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Geopolitical Risks Loom Large Over Oil Markets

Geopolitical Risks Loom Large Over Oil Markets

Geopolitical risks are looming large…

U.S. Senate Approves Bill to Ban Russian Uranium Imports

The U.S. Senate unanimously voted in favor of a bill that would ban the imports of Russian uranium as the latest attempt to squeeze Russia’s export revenues amid its ongoing war on Ukraine.

If the Senate had not passed the legislation, the White House was considering an executive order to the same effect.

Russia is the second-biggest supplier of uranium for U.S. nuclear reactors, after local producers. Imports of Russian uranium account for 24% of the total, making a complete elimination of these supplies rather challenging.

However, the import ban legislation contains waivers to make sure nuclear reactors have enough fuel, Reuters noted in a report on the news.

"The risks of continuing this dependence on Russia for our nuclear fuels are simply too great," Republican Representative Cathy McMorris Rodgers said, as quoted by Reuters. "It's weakening America's nuclear fuel infrastructure, which has declined significantly because of reliance on these cheap fuels."

Plans are to step up local production and enriching of uranium to reduce dependence on imports, with one senator noting Wyoming was a top candidate for future uranium supplies for U.S. nuclear reactors.

"Wyoming has the uranium to replace Russian imports, and we're ready to use it," John Barrasso from the Senate Energy Committee said. Wyoming is his home state. "Our bipartisan legislation will help defund Russia's war machine, revive American uranium production, and jumpstart investments in America's nuclear fuel supply chain," Barrasso added.

Following the news of the uranium vote in the Senate, uranium prices jumped in anticipation of a supply squeeze. The replacement of Russian enriched uranium with alternative supply could lift costs by as much as 20%, according to a Bloomberg report.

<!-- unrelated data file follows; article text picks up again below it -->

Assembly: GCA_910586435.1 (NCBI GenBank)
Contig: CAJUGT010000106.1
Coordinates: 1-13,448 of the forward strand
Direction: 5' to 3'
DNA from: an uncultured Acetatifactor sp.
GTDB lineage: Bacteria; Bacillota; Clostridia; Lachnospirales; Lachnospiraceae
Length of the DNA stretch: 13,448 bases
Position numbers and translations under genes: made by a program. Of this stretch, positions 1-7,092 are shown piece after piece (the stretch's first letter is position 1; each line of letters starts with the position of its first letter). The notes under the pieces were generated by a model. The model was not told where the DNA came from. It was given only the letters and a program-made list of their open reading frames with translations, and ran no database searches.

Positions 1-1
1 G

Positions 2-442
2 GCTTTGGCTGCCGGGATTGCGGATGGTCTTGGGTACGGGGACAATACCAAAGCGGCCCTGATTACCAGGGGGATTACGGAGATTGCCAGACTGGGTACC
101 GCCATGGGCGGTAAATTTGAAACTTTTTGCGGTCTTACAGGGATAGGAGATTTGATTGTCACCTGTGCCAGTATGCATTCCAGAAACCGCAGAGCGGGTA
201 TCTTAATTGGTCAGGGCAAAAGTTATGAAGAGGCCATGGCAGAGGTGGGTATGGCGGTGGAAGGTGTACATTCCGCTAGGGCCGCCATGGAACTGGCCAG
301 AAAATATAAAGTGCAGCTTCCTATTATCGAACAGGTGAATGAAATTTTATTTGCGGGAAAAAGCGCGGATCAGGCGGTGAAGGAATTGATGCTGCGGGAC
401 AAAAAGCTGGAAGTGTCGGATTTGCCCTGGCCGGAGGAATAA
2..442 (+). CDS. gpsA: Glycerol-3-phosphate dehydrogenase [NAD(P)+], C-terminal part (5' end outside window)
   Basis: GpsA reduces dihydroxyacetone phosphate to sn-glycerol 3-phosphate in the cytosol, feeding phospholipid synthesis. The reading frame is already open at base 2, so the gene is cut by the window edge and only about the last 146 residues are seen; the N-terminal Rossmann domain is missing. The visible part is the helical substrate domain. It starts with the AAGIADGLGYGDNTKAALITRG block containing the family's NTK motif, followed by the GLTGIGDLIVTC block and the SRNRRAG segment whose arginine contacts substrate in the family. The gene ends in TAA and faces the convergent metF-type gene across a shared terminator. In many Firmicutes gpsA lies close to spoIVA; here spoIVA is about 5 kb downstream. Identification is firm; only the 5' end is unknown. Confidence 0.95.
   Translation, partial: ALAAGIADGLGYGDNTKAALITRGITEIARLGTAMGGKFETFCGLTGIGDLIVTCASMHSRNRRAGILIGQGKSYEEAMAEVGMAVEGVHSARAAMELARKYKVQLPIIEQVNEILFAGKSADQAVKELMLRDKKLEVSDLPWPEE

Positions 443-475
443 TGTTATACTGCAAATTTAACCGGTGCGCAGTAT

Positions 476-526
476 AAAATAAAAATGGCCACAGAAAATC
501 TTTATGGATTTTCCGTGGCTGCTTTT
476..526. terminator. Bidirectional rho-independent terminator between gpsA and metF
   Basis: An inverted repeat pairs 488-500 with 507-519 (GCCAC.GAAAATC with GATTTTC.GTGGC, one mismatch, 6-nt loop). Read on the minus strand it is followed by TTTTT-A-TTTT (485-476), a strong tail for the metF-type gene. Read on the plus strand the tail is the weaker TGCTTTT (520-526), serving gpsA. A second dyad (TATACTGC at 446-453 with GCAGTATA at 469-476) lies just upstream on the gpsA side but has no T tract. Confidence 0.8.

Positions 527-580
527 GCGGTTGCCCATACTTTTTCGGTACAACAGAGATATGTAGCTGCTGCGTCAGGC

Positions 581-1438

Currently, nuclear power plants in the United States spend around $1 billion annually on Russian uranium imports—a bill that would swell considerably after the ban, if the Bloomberg calculations are accurate.

By Charles Kennedy for Oilprice.com

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  • Mamdouh Salameh on May 01 2024 said:
    The US Senate can add more sanctions on Russia but it is futile.

    Russia’s energy exports including uranium fuel are flourishing with Russia finding new markets for its exports.

    In fact Russia’s economy is in a far better shape than the economies of Western countries who imposed sanctions on Russia.

    Russia’s economy grew in the first quarter of 2024 by 3.6% and is projected to grow this year 3.2% compared with 2.0%-2.5% for the United States and 0.8% for the EU.

    Dr Mamdouh G Salameh
    International Oil Economist
    Global Energy Expert

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